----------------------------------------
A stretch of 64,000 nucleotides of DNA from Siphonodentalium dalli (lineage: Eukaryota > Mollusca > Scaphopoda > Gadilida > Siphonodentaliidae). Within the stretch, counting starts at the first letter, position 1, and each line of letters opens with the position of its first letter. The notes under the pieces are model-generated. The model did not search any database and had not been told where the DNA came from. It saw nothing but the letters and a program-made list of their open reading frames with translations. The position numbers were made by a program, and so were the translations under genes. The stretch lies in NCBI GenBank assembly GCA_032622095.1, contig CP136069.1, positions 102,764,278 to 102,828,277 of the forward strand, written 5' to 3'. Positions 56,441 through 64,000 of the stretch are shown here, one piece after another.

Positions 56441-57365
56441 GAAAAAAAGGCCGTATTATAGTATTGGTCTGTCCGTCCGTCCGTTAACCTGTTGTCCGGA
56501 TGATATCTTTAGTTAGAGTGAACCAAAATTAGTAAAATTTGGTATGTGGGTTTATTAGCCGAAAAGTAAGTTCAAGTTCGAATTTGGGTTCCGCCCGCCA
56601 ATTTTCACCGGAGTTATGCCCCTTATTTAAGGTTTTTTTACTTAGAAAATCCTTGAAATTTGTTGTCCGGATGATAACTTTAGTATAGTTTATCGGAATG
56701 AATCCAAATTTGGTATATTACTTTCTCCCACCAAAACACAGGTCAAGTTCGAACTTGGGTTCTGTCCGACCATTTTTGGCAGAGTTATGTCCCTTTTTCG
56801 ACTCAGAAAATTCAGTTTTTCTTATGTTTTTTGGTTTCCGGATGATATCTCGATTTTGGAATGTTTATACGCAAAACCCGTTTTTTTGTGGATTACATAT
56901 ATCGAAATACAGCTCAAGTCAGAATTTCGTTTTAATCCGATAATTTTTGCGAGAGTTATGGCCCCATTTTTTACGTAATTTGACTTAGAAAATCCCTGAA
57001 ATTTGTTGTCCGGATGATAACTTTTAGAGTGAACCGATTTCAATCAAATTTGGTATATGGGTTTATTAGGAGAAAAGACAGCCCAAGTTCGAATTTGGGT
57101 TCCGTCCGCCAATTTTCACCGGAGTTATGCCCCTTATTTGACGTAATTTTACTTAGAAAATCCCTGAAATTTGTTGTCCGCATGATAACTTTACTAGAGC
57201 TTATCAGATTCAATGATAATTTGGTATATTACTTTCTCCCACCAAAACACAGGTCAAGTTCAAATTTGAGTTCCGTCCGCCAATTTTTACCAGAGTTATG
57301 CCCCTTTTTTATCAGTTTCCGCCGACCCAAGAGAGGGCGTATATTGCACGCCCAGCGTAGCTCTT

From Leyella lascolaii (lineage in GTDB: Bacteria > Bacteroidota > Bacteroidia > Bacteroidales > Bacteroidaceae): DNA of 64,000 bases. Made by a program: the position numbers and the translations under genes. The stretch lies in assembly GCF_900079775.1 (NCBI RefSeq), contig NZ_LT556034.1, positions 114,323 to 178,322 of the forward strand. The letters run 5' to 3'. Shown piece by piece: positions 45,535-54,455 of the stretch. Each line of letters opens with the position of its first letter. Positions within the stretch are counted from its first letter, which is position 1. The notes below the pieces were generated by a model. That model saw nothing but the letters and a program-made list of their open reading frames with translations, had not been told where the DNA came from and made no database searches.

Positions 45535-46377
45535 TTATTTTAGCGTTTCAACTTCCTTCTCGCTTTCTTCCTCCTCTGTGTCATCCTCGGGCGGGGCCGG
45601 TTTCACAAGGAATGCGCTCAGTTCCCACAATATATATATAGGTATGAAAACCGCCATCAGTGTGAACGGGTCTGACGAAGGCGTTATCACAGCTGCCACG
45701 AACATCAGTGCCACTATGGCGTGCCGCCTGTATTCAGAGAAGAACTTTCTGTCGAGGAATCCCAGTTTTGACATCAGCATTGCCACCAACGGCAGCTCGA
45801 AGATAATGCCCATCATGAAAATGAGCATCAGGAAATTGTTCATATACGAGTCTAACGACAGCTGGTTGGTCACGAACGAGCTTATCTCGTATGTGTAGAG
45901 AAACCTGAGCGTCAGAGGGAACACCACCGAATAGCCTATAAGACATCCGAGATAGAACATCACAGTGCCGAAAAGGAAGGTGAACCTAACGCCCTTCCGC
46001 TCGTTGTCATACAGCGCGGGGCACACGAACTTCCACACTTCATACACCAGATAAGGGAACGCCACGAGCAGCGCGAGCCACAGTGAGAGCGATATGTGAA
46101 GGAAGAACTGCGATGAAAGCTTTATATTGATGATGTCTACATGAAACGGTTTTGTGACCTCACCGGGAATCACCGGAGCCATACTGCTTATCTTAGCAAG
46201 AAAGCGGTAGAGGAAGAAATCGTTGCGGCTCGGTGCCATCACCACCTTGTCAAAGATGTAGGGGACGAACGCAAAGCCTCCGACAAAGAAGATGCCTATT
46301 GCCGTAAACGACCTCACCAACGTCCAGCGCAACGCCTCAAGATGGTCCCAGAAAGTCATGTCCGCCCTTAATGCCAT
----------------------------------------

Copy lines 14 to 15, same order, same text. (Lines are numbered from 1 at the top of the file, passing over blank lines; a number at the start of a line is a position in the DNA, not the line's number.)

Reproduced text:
Positions 45535-46377
45535 TTATTTTAGCGTTTCAACTTCCTTCTCGCTTTCTTCCTCCTCTGTGTCATCCTCGGGCGGGGCCGG